Steamboat 700 Project Manager Danny Mulcahy talks about his plans for the development west of Steamboat Springs at  the Steamboat Pilot & Today offices Monday afternoon.

Photo by John F. Russell

Steamboat 700 Project Manager Danny Mulcahy talks about his plans for the development west of Steamboat Springs at the Steamboat Pilot & Today offices Monday afternoon.

Steamboat 700 ready to 'dance'

Open house, meeting kick off development's public input

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Steamboat 700

Steamboat 700 Project Manager Danny Mulcahy discusses the progress and timeline for building nearly 2,100 housing units on the west side of Steamboat.

Steamboat 700 Project Manager Danny Mulcahy discusses the progress and timeline for building nearly 2,100 housing units on the west side of Steamboat.

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Steamboat 700 Consultant Ben Kelly listens as project manager Danny Mulcahy explains his plans for a proposed development west of Steamboat Springs.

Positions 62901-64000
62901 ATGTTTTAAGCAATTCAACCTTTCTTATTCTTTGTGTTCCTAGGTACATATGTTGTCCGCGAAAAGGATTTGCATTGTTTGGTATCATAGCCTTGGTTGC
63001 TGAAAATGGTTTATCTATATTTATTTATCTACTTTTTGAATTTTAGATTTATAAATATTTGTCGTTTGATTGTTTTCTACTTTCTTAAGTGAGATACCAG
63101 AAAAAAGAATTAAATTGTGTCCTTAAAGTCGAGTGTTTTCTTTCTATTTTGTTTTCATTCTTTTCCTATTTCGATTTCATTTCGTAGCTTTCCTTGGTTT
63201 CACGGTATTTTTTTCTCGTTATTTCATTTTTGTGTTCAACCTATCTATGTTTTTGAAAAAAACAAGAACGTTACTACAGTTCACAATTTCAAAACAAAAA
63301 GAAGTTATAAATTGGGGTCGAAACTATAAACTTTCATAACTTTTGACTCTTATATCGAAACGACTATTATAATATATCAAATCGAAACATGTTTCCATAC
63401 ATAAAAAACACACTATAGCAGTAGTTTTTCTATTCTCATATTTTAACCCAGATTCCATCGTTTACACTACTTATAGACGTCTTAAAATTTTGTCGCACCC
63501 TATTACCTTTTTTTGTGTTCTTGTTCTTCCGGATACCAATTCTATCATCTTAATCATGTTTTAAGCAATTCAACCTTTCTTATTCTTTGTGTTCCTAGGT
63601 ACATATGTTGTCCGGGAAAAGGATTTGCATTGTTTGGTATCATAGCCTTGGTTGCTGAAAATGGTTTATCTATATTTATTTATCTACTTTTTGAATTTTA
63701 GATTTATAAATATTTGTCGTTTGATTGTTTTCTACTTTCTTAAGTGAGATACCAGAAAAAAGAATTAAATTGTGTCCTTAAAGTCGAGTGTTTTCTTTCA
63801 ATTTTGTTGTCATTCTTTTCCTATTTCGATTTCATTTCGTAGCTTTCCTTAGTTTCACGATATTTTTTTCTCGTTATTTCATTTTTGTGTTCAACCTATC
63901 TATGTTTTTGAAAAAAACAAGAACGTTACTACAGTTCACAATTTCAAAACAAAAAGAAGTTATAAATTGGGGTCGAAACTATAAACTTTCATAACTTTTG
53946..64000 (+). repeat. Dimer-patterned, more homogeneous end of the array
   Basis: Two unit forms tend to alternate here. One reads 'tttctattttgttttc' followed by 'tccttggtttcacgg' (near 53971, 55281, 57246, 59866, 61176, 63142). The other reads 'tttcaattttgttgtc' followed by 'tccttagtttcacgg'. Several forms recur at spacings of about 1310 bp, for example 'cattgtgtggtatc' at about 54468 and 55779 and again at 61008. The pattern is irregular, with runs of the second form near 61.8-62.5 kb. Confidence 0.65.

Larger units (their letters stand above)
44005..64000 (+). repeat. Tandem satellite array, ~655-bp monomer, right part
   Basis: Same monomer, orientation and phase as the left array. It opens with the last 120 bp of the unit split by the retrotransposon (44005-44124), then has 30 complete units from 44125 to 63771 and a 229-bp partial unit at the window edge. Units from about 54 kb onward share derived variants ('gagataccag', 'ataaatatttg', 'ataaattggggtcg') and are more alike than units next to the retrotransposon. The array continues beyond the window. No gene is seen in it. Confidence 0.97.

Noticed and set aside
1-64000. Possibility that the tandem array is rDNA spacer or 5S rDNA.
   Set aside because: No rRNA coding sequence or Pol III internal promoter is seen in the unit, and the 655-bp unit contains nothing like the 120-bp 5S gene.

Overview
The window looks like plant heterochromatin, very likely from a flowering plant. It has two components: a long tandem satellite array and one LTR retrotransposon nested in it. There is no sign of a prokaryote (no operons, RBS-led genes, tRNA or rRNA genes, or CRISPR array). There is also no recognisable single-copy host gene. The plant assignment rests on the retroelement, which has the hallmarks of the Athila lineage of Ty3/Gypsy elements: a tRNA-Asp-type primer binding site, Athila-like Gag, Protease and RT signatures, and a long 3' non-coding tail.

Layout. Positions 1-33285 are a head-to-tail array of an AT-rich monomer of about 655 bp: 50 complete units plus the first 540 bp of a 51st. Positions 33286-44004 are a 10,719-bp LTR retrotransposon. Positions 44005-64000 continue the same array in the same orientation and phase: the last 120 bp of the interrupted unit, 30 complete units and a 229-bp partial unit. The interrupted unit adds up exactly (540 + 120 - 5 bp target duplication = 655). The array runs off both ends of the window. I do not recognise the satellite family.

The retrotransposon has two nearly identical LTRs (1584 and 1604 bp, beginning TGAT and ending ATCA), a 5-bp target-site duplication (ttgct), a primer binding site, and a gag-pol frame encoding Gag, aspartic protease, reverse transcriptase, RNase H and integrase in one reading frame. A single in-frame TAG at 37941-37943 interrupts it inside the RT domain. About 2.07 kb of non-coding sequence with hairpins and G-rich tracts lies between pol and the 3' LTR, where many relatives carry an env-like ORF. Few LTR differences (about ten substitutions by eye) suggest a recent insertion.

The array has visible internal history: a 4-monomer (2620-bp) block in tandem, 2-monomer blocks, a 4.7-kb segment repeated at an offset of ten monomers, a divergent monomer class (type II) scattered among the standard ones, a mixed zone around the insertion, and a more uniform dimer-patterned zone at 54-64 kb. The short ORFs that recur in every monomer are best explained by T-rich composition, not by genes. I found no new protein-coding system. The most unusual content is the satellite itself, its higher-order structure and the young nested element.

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Steamboat 700 Project Manager Danny Mulcahy talks about his plans for the development west of Steamboat Springs at the offices of the Steamboat Pilot & Today on Monday afternoon.

Raise a concern about Steamboat 700, and Danny Mulcahy provides a calming answer.

If you're concerned about what effect the development - which proposes to bring more than 2,000 homes throughout 20 years to a 700-acre parcel west of city limits - will have on the value of other Steamboat Springs homes, Mulcahy said those prices will, at worst, stabilize.

"The only thing that would cause prices to come down is if the snow stops falling," Mulcahy, the development's project manager, said Monday.

If you're worried about the national housing economy, Mulcahy will tell you Steamboat 700 is lucky to be in its formative stages.

"I'd hate to be coming out of the ground at this stage of the economy," said Mulcahy, who doesn't expect any houses to go vertical until 2010, at the earliest. "The market should correct itself within the next two years."